Living in Light of That Heavenly Country


I’m realizing I need to worry a little less about the difference I’m making in the world.

Let me take a step back and explain what I mean with that conclusion. Like anyone else’s, my Christian life goes through cycles and seasons as God leads me down new paths or reteaches me old lessons. Last year, He taught me that surrendering my own plans meant being taken in glorious new directions. “Content to fill a little space,” I am happily doing work for the kingdom. 

But lately, I’ve been reminded that the most important thing is not the difference I make in this world, but the marks it leaves on me … how my life experiences shape my eternal soul.

I can work my hardest every day for the causes I think will help the kingdom, offer my best words of wisdom to other believers and stand on principle for what I believe. But even in the heat of battle, I have to remember that God has given me this one thing for which I will be held accountable. What would it profit me to gain success in the world (even if that means furthering Christian causes) but to lose my own soul?  

I periodically have to remember that we aren’t supposed to feel safe here. We’ll never make this world over into somewhere Christians fit perfectly because we were never supposed to belong here in the first place.

In The Problem of Pain, C.S. Lewis gives us a beautiful reminder that we don’t belong here because we were designed for “a better, a heavenly country.”

Like a key fits to a lock, we will each find a unique place in heaven to be home in a way we never could be here on Earth.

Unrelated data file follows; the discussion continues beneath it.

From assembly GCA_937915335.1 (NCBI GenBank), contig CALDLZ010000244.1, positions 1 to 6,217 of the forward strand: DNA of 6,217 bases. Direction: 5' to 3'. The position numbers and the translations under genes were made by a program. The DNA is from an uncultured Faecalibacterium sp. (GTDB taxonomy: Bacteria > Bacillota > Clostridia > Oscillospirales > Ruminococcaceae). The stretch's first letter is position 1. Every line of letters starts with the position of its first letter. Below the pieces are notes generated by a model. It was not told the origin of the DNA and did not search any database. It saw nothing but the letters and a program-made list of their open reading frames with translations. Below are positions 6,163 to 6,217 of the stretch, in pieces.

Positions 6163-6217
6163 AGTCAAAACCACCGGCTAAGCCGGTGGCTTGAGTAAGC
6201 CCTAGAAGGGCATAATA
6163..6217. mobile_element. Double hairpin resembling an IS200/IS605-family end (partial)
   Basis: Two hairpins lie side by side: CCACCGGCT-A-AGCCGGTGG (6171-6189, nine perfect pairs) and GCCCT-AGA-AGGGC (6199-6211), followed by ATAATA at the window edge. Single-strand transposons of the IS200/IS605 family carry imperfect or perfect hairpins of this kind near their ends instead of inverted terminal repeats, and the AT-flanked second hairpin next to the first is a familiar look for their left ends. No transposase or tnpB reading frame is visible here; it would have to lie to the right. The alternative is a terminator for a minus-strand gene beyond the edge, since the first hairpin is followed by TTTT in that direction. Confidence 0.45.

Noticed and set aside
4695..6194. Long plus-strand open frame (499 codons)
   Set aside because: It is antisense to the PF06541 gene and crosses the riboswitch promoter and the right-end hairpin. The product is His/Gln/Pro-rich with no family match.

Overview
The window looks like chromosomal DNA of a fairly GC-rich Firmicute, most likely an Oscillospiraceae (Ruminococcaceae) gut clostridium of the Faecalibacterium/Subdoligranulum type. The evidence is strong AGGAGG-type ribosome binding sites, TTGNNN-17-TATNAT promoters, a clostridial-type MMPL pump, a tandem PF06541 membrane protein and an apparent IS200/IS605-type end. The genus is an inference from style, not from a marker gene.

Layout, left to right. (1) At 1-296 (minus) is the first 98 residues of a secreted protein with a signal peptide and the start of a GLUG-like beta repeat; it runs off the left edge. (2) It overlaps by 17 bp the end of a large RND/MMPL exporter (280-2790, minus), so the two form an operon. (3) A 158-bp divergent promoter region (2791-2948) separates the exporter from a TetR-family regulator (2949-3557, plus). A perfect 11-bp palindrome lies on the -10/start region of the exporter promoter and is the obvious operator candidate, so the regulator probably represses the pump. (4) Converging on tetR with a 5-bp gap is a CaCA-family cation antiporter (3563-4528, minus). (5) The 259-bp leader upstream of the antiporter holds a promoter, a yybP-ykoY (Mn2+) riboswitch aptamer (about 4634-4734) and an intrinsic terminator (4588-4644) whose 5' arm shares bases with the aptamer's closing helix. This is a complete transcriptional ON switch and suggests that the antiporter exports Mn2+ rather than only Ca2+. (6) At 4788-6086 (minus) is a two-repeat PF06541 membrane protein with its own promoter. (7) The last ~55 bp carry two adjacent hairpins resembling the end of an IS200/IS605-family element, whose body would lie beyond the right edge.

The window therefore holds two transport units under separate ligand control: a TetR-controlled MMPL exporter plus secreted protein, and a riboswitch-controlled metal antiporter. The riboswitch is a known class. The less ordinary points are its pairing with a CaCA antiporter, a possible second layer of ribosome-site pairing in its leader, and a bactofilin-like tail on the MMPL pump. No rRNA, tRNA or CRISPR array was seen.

“God will look to every soul like its first love because He is its first love. Your place in heaven will seem to be made for you and you alone, because you were made for it—made for it stitch by stitch as a glove is made for a hand.”

As Christians, we miss our real home … even if we haven’t been to it yet.

13 These all died in faith, not having received the promises, but having seen them afar off were assured of them, embraced them and confessed that they were strangers and pilgrims on the earth. 14 For those who say such things declare plainly that they seek a homeland. 15 And truly if they had called to mind that country from which they had come out, they would have had opportunity to return. 16 But now they desire a better, that is, a heavenly country. Therefore God is not ashamed to be called their God, for He has prepared a city for them.

 Jordan Ecarma is a former journalist now living the millennial dream: getting paid for writing Facebook statuses (that is, digital PR). She watches her use of the f-word (“feminism”) around conservatives and the c-word (“conservatism”) around feminists. Find her under @JordanEcarma.

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